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Moment of Inertia of a Hemispherical Shell

  1. Dec 31, 2011 #1
    Prompt: Find the moment of inertia about the z-axis of the hemispherical shell of problem II-6.

    Additional Info.:

    -Problem II-6 states: the distribution of mass on the hemispherical shell z=(R^2-x^2-y^2)^1/2 is given by o(x,y,z) = (o/R^2)(x^2+y^2) where σ0 is a constant. Find an expression in terms of o and R for the total mass of the shell.

    -My solution to II-6 (verified by the text): 4(pi)R2σ0/3.

    Solution Attempts:


    1. Looked up a formula for the moment of inertia of a hemisphere, 2mr^(2)/5, where m is mass and r is radius. This gives us 8(pi)R^(4)o/15, which is off by a factor of 2.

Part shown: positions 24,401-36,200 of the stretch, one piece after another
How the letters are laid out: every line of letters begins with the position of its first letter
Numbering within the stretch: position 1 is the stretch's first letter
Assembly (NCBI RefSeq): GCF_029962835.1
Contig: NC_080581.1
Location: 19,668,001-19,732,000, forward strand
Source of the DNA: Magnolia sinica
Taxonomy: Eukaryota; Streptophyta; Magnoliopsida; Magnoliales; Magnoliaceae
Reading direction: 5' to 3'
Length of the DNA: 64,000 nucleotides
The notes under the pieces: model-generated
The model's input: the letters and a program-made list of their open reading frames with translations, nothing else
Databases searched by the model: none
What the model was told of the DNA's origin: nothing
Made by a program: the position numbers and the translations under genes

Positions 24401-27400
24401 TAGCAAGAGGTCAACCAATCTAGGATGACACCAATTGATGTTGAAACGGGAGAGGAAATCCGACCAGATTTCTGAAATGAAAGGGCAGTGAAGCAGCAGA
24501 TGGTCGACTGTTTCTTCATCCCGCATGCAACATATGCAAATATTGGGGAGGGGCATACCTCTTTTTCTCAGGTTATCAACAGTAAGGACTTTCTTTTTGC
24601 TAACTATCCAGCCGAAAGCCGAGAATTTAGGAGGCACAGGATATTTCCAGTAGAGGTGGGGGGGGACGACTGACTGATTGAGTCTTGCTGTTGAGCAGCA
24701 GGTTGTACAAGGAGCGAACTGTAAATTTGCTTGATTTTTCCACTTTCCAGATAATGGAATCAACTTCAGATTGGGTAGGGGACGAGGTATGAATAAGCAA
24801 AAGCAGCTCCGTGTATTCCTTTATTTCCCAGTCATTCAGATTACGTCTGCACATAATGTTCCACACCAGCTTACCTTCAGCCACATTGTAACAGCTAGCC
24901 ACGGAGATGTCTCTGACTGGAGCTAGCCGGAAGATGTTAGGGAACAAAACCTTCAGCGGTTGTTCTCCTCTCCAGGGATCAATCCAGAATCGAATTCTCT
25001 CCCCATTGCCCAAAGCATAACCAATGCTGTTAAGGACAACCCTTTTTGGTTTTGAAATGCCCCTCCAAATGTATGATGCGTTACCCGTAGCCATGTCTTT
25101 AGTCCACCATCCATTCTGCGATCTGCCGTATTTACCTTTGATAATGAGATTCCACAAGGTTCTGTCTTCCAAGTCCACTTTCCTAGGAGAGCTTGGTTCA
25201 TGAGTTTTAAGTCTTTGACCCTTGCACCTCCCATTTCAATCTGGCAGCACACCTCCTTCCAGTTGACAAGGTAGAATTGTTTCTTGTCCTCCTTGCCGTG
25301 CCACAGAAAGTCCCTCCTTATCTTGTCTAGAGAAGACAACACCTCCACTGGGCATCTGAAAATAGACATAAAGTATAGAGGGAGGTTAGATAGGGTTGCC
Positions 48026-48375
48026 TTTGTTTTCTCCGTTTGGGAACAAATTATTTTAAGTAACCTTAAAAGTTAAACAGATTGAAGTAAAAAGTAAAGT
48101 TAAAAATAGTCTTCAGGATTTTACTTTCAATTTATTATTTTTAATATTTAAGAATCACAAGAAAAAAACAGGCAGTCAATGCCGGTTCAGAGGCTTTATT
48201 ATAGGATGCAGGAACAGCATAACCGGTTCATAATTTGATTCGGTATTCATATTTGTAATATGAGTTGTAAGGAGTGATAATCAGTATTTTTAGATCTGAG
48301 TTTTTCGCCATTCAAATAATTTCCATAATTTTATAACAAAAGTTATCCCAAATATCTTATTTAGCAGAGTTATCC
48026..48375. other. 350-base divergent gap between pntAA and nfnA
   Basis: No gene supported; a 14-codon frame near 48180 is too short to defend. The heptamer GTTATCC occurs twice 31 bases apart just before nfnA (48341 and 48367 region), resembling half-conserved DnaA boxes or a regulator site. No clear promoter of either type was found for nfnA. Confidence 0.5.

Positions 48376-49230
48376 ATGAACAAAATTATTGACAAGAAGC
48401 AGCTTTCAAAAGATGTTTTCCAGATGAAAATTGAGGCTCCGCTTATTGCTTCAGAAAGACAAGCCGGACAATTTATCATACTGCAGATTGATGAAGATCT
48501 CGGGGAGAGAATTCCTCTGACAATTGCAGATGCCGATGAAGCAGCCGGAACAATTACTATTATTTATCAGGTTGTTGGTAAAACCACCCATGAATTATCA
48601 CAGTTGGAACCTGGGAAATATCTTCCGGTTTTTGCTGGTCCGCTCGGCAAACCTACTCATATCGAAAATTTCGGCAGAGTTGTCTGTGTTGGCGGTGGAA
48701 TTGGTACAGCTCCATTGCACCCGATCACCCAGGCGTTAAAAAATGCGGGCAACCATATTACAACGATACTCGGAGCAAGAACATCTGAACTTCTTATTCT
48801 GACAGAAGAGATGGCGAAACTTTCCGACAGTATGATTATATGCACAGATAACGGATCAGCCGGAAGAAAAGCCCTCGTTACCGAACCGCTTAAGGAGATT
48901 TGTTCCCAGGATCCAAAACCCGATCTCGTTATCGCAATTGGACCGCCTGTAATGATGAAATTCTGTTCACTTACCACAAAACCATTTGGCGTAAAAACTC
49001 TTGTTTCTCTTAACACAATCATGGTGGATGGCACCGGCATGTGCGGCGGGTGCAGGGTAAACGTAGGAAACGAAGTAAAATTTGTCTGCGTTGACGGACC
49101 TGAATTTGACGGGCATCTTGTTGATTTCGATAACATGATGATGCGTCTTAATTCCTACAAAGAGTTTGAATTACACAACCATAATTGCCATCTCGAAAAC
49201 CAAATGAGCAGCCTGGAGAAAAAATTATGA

2. Found another formula ∫ r^2 dm. Simplified ∫ dm into σ0R2∫∫sin3ϕ dϕ dθ. Took r to mean distance from the z-axis and not radius (it was not specified where I found this formula). Let r=psinϕ, or in this case r=Rsinϕ. Determined ∫ r^2 dm = σ0R4∫∫sin5ϕ dϕ dθ. Tried to integrate this and got:
    -5 Cos[x]...5 Cos[3 x]...Cos[5 x]
    ---------- + ----------- - ----------
    ....8...............48..............80
    over the integral [O,pi/2], which equals zero.

    Real Solution: 16(pi)R^(4)o/15
     
  2. jcsd
  3. Dec 31, 2011 #2

    vela

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    It looks like you just integrated incorrectly. Mathematica says
    $$\int_0^{2\pi}\int_0^{\pi/2} \sin^5\phi \,d\phi\,d\theta = \frac{16\pi}{15}$$which is what you want.

    Actually, it looks like you integrated correctly but mistakenly thought cos 0 is 0, but it's equal to 1.
     
  4. Dec 31, 2011 #3
    cos(0) is equal to 1? No way! Haha, thanks very much vela. A teacher of mine once said a mathematician spends most of his time searching for that missing factor of 2.
     
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